Post-termination Evidence Of Dishonesty Substantiates Just Cause
A recent decision in British Columbia (Campbell v Harrigan Rentals and Equipment Ltd.) has found post-termination evidence of just cause for dishonesty discovered in an investigation of an employee that occurred following his termination.
The plaintiff in this case was responsible for managing the company's day-to-day finances and its administrative staff. The Plaintiff had 40 years of experience as an accountant and had worked at the Defendant company for 14 years. By the end of his tenure he was earning $60 000 a year. The Plaintiff had been issued a 'gas card' to use for company business during his employment. The Plaintiff's boss learned that he had also been using the gas card for his recently separated wife's car. When asked about this improper use he replied honestly and admitted the fact and added "...but I haven't had a raise in four years."
After conducting a quick investigation, the employer found that the Plaintiff had also been submitting medical expenses for his separated wife contrary to the insurer's policy. Without revealing this, the employer asked the Plaintiff whether there were any outstanding accounting issues he wanted to disclose – the Plaintiff said "no." He was then terminated without notice because of the inappropriate use of the gas card and medical insurance.
Post-termination, the employer conducted a review of files and records associated with the Plaintiff. This investigation revealed evidence of the Plaintiff making two unauthorized salary advances of $500 each and numerous account errors resulting in substantial financial losses and a significant downward adjustment to the company's inventory valuation.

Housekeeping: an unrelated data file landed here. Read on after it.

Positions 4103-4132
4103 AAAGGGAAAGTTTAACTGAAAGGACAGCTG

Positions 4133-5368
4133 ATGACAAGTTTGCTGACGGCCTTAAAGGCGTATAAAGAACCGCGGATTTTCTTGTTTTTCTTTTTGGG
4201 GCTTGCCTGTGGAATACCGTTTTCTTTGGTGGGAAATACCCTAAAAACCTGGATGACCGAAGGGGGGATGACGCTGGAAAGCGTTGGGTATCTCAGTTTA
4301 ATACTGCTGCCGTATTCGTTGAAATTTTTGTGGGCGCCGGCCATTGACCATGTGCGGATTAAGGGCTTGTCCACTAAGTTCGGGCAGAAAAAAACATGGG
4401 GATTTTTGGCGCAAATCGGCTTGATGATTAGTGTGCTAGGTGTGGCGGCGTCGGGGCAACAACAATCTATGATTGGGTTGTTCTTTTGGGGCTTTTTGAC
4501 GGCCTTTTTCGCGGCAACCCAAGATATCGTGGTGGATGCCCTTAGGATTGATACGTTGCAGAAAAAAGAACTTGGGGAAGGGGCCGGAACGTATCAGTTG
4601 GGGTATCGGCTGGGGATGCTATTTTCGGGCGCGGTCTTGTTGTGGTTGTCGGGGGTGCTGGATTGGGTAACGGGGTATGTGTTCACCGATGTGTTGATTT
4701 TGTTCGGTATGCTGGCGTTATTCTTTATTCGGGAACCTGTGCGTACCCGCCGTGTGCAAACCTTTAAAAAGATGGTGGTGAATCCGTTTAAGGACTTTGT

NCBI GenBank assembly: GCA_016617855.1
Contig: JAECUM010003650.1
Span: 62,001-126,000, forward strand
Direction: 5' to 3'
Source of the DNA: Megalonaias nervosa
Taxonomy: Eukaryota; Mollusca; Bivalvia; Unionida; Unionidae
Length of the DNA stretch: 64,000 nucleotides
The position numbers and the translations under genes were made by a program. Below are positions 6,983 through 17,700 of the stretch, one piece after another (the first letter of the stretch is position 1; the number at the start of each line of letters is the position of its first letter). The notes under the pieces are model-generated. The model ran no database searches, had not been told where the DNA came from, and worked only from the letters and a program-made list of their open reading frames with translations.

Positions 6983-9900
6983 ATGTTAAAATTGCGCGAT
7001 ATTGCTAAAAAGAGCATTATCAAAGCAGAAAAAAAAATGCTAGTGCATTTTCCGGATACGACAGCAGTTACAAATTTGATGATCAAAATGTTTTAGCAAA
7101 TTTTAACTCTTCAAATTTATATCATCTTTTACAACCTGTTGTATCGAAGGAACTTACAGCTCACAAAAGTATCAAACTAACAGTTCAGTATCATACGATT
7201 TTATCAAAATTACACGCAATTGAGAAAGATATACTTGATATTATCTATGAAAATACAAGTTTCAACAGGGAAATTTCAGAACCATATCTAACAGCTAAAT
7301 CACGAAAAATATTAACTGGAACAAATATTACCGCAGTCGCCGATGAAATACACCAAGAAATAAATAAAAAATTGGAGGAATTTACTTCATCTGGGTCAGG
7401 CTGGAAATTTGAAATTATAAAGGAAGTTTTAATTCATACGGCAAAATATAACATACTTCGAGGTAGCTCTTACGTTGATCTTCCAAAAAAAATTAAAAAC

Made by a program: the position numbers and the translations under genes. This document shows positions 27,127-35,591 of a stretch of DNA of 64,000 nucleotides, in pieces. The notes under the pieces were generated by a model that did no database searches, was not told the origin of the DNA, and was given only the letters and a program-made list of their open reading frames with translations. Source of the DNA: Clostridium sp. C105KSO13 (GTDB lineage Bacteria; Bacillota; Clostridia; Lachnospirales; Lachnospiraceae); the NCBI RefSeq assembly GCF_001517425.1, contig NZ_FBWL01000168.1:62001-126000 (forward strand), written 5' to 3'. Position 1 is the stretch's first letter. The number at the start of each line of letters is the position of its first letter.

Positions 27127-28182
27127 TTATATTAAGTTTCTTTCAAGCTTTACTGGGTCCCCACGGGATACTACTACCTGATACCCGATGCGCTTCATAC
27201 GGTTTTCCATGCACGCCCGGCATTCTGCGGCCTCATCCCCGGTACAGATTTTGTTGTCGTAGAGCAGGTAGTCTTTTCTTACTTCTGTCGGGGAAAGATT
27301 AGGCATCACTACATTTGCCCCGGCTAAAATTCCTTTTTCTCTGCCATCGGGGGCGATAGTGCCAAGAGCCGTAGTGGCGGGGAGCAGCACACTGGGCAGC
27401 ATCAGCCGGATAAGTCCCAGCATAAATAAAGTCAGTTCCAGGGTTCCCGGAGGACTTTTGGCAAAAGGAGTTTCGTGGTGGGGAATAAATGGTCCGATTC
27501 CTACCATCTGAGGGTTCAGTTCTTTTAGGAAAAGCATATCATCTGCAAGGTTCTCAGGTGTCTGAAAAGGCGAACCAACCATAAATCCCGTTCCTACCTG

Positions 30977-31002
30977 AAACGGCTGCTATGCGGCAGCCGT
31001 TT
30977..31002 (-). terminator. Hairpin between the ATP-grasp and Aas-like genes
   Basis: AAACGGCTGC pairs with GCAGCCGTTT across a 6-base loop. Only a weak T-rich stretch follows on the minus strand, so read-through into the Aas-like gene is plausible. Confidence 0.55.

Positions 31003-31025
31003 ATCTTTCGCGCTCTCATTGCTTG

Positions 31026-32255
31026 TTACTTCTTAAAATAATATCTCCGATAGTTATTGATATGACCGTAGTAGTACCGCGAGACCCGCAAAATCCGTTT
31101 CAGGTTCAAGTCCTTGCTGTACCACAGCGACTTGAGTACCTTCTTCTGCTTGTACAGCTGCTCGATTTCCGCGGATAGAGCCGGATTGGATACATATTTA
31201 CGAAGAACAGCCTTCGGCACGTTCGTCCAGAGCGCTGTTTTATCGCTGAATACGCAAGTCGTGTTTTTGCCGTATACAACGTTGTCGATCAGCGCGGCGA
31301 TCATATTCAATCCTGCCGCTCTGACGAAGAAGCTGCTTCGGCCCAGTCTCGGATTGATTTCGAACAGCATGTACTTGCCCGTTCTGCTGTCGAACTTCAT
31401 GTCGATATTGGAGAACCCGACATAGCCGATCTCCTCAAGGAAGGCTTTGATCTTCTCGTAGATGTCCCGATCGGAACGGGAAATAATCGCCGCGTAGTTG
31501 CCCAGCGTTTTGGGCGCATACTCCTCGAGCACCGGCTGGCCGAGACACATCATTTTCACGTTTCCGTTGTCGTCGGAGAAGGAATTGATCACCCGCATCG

At trial, the judge found that although it could be proven that the plaintiff had misused the gas card and violated the company's medical insurance policy, the level of dishonesty in these two incidents did not warrant dismissal. It was a misunderstanding about the extent of 'personal use' for the gas card and a misinterpretation of the insurance policy for spouses rather than purely intentional dishonesty.
However, the evidence found post-termination was found to amount to just cause warranting dismissal without notice. The Court concluded that not only were these acts conducted with intentional dishonesty, the Plaintiff was dishonest when he failed to mention them when he was given one last chance to admit any accounting errors before his termination. This dishonest acted discovered post termination gave just cause to terminate the Plaintiff's employment.
The take away for employers is that one dishonest act may be a sign of other more surreptitious ones lurking in the closet. After an employee has been terminated it is always useful to review their conduct prior to termination to identify any additional acts of misconduct that may not have been known when the decision to terminate has been made. This may include reviews of business records, employee e-mails on company computers or other areas of the business the employee was involved with. Additional post-termination evidence could provide a stronger basis for substantiating a termination than the ones that the original decision was based on, as was the case here.
Note: This is a reprint of an article by Michael Torrance of Rose Fulbright Canada LLP.